Block on Trump's Asylum Ban Upheld by Supreme Court
Almost every lawyer works hard, but there are a few lawyers that at least appear to work harder than others: family lawyers, civil rights attorneys, and public defenders.
Over the last few weeks we've been noticing what seems to be an uptick in the number of listings for public defender jobs across the country. There's a very real need for legal representation for those persons who can't afford to pay. So if you're feeling like you could use a job that will keep you busy with a wide variety of different (and virtuous) experiences, have we got a list for you.
Tulare County in California is looking for public defenders to help them defend indigent clients. You can expect to be responsible for helping prepare numerous criminal defense cases, preparing pleadings, briefs, points and authorities (legal court brief), research and evaluating evidence, and also representing those clients in court. For this position, you will need actual courtroom experience. Attorneys will be graded at different levels: I, II, III, and IV. Each level corresponds to the amount of general practice of law you've attained. And, of course, each level corresponds to a different level of compensation.
Like the rest of the jobs in this list, a drive to represent the poor and indigent in court is a plus. In this Idaho deputy public defender position, you'll be asked to take on a lot of responsibility including reviewing law enforcement reports, evidence lists, witness/victim statements. You'll be working under the direction of the Public Defender, but the job description assures applicants that they will be able to exercise independent judgment and initiative and will also be able to draw on the assistance from other staff. Expect to spend time in court on this job.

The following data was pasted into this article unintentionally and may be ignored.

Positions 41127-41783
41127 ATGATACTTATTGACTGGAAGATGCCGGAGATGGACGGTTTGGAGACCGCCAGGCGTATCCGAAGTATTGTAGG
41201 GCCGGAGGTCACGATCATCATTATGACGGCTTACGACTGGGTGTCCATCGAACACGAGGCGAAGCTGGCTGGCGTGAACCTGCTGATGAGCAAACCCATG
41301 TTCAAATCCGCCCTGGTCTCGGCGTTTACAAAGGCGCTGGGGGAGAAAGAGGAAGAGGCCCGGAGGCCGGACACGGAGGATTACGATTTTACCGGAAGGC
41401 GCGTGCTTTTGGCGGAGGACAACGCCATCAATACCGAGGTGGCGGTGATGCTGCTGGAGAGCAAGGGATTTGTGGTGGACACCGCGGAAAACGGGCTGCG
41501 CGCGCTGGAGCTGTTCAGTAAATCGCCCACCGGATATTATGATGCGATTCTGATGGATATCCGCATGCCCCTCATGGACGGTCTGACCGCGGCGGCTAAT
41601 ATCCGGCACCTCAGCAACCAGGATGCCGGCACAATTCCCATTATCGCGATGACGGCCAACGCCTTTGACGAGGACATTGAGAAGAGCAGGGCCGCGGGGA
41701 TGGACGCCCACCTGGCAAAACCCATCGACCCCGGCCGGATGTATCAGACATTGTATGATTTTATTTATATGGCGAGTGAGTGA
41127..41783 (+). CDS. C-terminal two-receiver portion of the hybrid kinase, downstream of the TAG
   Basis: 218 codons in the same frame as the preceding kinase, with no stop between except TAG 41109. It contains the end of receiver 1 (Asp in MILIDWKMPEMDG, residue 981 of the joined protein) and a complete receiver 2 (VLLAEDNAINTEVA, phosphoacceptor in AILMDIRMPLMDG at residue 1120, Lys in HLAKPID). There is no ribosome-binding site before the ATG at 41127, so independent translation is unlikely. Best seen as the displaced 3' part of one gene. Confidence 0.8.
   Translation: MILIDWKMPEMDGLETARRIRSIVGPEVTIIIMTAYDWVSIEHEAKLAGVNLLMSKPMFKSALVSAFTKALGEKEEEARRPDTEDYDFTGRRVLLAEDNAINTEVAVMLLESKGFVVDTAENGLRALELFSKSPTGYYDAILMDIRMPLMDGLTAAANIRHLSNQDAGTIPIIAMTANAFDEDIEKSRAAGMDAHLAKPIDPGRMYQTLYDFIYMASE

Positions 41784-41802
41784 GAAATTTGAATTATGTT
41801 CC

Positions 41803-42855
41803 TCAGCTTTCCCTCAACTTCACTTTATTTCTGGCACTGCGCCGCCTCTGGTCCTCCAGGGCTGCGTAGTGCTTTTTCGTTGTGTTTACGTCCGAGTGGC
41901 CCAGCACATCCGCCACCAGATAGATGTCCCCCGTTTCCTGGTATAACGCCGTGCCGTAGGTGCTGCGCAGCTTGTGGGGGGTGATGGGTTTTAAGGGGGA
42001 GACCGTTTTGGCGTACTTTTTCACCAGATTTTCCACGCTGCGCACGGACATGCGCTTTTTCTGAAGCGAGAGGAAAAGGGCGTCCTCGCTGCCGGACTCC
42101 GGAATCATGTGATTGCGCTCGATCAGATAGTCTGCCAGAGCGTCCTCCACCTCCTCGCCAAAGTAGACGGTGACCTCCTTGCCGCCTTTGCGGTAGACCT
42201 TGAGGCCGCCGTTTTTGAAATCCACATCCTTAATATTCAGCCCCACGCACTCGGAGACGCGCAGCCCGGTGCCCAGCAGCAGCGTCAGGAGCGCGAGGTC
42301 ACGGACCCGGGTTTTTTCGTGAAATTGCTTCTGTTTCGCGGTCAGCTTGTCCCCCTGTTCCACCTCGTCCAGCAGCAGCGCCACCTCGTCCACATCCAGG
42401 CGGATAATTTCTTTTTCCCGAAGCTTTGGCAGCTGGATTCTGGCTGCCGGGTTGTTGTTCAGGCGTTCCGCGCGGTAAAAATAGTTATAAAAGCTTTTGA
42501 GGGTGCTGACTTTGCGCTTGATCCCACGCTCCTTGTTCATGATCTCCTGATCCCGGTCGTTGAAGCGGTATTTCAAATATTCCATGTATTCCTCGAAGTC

You're going to need a good background in criminal law and procedure as well as good head on your shoulders if you want to be an assistant public defender in Minnesota. It looks like the state is looking for someone who really loved procedure back in law school. If you were the kind of person who smiled during Crim Pro while everyone else was groaning, then you should seriously consider applying to this position. Be very careful of its provision in the job description, though. If you are hired under the "Student Practice Rule" you must pass the bar on your first attempt. If you don't you could be let go.
FindLaw has an affiliate relationship with Indeed, earning a small amount of money each time someone uses Indeed's services via FindLaw. FindLaw receives no compensation in exchange for editorial coverage.
Meeting with a lawyer can help you understand your options and how to best protect your rights. Visit our attorney directory to find a lawyer near you who can help.
Sign into your Legal Forms and Services account to manage your estate planning documents.Sign In
Create an account allows to take advantage of these benefits: